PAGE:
Second: Did appellant prove that he had "become totally and permanently disabled, as the result of bodily injury or disease occurring and originating after the issuance of" the insurance policies which are the basis of the present suit?
Third: Had respondent waived the right to claim that appellant's disability did not arise "as the result of bodily injury or disease occurring and originating after the issuance of" the insurance policies?
Fourth: Was respondent estopped to deny that appellant's disability arose "as the result of bodily injury or disease occurring and originating after the issuance of" the insurance policies?
Fifth: Did the trial court commit prejudicial error in receiving in evidence the depositions of Mary E. Barry, Cecelia Hentel, and Charles Miller?
Sixth: Did the trial court commit prejudicial error in receiving in evidence the depositions of Dr. Bray and Dr. Richardson? [32 Cal. App. 2d 346]
 The first question must be answered in the affirmative. An examination of the record discloses there was substantial evidence considered in connection with such inferences as the trial judge may have reasonably drawn therefrom to sustain the findings of facts set forth above and each and every material finding of fact made by the trial judge; for example, "the statement of claim" executed by appellant contained in answer to the question, "On what date were you totally disabled by this sickness ... so that you were wholly unable to work?" the answer in appellant's handwriting, "April 28--1930". This supports the court's finding No. XII, supra. It is conceded that appellant had been afflicted and suffering from pulmonary tuberculosis prior to the date of the issuance of the policies herein. Dr. Pottenger, a tuberculosis specialist, stated that in his opinion the tuberculosis from which appellant was suffering in 1930 was the same disease from which he had suffered in 1927. This evidence is sufficient to sustain the trial court's finding of facts No. XIII. Further discussion of the evidence is unnecessary.
The second question must be answered in the negative and is governed by the following applicable principles of law:
 (a) It was incumbent upon appellant to plead (as he did) and prove that at the time of the filing of his statement of claim for total disability that he was suffering from "a disease occurring and originating after the issuance of" the policies. (John Hancock Mut. Life Ins. Co. v. Hicks, 43 Ohio App. 242 [183 N.E. 93, 95].)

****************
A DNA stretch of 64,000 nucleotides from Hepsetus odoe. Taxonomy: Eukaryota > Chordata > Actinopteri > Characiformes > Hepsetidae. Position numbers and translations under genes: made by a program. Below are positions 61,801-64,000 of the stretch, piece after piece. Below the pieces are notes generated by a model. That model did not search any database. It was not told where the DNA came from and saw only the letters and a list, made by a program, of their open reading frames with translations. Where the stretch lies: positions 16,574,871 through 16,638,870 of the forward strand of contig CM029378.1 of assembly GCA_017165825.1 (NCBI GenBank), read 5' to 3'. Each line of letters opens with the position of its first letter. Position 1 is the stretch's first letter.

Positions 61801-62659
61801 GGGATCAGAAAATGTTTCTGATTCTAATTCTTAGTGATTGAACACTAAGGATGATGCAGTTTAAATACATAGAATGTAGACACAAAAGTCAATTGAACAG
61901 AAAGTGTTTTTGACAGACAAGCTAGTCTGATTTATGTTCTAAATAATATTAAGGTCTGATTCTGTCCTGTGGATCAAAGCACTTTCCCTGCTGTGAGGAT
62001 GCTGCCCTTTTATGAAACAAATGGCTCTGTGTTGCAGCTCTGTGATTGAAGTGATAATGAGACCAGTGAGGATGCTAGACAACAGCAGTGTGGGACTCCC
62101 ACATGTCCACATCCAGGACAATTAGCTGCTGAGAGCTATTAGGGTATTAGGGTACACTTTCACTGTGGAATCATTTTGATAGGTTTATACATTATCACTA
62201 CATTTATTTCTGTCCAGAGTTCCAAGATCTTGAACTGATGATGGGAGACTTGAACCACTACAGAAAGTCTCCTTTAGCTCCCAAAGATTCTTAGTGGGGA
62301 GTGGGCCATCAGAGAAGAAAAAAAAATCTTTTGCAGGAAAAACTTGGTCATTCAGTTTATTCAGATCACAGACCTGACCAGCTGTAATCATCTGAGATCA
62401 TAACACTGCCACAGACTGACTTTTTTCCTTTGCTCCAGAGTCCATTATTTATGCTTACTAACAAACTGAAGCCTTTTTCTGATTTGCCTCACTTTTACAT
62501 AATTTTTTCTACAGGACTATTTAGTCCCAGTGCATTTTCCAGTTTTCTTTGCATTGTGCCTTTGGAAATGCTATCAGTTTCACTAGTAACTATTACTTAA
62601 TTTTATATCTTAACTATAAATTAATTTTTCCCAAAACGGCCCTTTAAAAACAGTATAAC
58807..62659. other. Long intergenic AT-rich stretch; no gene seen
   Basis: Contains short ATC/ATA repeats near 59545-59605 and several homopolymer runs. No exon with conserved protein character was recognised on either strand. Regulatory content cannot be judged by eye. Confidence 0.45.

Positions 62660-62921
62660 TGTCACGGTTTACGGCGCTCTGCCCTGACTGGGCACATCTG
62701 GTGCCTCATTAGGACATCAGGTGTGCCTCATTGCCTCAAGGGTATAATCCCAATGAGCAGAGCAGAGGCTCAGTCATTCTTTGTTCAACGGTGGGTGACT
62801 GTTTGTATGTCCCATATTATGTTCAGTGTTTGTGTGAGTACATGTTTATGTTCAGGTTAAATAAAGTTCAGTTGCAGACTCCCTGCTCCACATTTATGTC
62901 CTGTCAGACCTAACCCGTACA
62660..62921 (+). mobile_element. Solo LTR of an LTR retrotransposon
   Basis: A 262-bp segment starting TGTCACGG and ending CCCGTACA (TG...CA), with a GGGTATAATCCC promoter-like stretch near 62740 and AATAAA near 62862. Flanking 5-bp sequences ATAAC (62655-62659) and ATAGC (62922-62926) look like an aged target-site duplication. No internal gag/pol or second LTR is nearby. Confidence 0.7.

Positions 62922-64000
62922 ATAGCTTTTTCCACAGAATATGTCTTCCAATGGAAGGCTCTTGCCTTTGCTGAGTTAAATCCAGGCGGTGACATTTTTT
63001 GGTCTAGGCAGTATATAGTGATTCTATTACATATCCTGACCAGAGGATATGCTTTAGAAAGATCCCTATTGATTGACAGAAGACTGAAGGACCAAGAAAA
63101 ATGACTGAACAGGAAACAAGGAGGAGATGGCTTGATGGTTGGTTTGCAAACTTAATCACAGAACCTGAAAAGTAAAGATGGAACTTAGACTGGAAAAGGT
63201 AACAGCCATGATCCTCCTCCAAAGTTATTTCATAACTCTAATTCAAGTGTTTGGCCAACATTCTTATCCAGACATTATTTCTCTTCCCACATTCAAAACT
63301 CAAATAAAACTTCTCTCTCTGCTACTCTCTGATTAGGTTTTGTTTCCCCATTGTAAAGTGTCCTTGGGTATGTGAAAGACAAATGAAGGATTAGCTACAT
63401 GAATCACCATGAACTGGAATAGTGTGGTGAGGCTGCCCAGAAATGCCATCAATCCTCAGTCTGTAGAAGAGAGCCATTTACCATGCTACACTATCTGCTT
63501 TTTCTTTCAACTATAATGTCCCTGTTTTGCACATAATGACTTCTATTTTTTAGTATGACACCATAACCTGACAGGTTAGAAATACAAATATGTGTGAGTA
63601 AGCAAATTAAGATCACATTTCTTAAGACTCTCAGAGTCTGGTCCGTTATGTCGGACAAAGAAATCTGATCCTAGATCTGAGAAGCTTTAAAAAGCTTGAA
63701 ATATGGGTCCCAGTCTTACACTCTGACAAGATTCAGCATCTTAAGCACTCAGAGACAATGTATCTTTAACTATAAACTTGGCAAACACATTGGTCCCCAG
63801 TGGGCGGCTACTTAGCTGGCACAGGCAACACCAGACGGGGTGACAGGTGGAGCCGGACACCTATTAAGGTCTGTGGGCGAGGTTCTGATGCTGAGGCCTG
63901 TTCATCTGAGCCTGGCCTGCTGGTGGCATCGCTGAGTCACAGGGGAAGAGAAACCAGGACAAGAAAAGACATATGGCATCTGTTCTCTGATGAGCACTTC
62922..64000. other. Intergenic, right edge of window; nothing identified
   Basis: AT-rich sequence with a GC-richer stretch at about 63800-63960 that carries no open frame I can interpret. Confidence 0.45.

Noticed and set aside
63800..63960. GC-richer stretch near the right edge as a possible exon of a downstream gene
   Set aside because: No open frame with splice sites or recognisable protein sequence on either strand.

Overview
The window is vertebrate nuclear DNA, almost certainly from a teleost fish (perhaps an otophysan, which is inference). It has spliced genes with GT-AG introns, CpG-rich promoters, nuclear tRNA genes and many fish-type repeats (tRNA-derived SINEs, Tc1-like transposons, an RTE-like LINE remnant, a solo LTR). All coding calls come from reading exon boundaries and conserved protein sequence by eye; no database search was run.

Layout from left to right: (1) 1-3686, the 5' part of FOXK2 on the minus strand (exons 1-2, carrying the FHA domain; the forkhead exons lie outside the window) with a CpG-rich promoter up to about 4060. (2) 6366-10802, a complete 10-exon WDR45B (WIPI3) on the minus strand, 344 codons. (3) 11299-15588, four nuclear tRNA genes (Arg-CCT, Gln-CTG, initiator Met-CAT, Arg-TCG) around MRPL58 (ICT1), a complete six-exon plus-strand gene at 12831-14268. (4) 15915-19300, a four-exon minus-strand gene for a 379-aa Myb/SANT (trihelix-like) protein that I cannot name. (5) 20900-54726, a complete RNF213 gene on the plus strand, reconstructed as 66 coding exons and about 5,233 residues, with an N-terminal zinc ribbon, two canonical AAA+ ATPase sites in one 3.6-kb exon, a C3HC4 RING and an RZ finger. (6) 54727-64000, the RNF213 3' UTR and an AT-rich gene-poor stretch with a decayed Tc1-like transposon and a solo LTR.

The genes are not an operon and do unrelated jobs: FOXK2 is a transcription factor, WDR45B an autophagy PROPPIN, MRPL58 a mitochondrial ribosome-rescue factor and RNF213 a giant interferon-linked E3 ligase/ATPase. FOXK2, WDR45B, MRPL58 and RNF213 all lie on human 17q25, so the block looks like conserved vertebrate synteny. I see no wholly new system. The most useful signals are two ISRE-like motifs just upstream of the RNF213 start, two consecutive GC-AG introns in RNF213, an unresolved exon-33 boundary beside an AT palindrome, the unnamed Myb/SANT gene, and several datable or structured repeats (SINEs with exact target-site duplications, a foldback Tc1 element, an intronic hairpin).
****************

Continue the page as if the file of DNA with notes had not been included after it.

(b) An incontestable clause in an insurance policy does not extend the coverage beyond the terms of the policy. Therefore, it does not relieve the insured (appellant) from the burden of proving that the disease from which he is suffering originated and occurred after the issuance of the policies nor prevent the insurer (respondent) from proving that the disease originated before the date of the issuance of the policies. (Apter v. Home Life Ins. Co. of New York, 266 N.Y. 333 [194 N.E. 846, 848, 98 A.L.R. 1281].)  Since finding No. XIII of the trial court supported by substantial evidence found as a fact that the disease from which appellant is suffering originated prior to the date of the issuance of the policies, appellant did not sustain the burden of proving [32 Cal. App. 2d 347] that the disease form which he is suffering occurred and originated subsequent to the issuance of the policies, and he therefore failed to prove that his disability came within the coverage of said policies.
 The third question must also be answered in the negative. The law is settled that an insured may not rely upon a waiver of a provision of an insurance policy, unless such waiver is pleaded, and that evidence of waiver is not admissible under an allegation of performance of the conditions of the contract. (Distributors P. Co. v. Pacific I. Co., 21 Cal. App. 2d 505, 509 [70 PaCal.2d 253].) In the present case appellant did not plead a waiver in his complaint as amended but on the contrary alleged performance of the conditions of the contract.